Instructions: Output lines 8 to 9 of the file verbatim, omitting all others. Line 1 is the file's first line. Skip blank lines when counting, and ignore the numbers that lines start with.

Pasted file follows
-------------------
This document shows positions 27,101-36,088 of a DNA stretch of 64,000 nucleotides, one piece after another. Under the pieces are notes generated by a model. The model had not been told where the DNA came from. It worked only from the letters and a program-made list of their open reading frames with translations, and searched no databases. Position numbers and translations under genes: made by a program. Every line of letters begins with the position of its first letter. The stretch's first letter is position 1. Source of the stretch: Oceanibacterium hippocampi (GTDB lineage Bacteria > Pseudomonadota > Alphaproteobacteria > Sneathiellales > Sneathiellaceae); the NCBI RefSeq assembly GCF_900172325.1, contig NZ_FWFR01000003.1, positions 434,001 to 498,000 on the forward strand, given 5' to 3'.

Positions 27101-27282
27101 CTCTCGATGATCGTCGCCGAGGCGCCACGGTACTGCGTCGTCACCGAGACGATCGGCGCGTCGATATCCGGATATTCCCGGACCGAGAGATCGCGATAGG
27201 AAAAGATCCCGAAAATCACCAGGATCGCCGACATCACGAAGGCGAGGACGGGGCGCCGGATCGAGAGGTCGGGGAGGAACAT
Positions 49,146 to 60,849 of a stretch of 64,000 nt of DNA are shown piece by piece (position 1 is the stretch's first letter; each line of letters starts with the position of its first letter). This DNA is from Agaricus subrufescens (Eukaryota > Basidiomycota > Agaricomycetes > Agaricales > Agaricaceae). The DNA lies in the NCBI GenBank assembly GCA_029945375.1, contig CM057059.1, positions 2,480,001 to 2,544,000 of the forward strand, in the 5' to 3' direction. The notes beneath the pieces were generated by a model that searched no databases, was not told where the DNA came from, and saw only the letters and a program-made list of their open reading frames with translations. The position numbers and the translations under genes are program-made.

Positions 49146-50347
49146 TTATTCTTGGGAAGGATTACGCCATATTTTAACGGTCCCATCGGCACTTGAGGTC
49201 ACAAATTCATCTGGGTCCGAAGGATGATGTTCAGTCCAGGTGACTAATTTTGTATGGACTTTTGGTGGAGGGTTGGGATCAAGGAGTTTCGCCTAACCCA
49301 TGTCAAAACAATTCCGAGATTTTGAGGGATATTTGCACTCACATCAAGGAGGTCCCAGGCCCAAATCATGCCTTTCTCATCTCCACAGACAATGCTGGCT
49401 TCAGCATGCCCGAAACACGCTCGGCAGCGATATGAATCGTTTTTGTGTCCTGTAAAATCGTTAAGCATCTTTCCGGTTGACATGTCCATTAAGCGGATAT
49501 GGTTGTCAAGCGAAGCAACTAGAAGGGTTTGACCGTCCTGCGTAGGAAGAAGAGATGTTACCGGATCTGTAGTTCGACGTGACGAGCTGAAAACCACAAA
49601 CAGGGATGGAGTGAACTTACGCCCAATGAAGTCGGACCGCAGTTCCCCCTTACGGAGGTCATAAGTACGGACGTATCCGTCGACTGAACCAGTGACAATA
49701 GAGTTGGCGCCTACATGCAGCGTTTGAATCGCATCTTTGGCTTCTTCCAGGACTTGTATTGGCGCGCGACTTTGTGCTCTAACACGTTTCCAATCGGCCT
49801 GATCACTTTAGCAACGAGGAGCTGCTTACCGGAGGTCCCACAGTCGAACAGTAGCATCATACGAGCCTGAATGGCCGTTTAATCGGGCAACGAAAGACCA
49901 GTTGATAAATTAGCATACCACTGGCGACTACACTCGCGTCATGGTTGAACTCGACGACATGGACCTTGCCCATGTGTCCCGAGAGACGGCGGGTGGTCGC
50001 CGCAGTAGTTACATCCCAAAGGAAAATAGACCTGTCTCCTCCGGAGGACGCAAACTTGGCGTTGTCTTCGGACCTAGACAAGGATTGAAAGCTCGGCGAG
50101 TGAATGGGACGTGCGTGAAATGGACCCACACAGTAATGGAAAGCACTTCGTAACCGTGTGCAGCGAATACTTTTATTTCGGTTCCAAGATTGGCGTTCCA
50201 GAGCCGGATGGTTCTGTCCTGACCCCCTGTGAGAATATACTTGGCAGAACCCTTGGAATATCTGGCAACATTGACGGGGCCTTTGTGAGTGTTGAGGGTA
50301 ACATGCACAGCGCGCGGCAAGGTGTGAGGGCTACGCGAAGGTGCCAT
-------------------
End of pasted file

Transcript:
49201 ACAAATTCATCTGGGTCCGAAGGATGATGTTCAGTCCAGGTGACTAATTTTGTATGGACTTTTGGTGGAGGGTTGGGATCAAGGAGTTTCGCCTAACCCA
49301 TGTCAAAACAATTCCGAGATTTTGAGGGATATTTGCACTCACATCAAGGAGGTCCCAGGCCCAAATCATGCCTTTCTCATCTCCACAGACAATGCTGGCT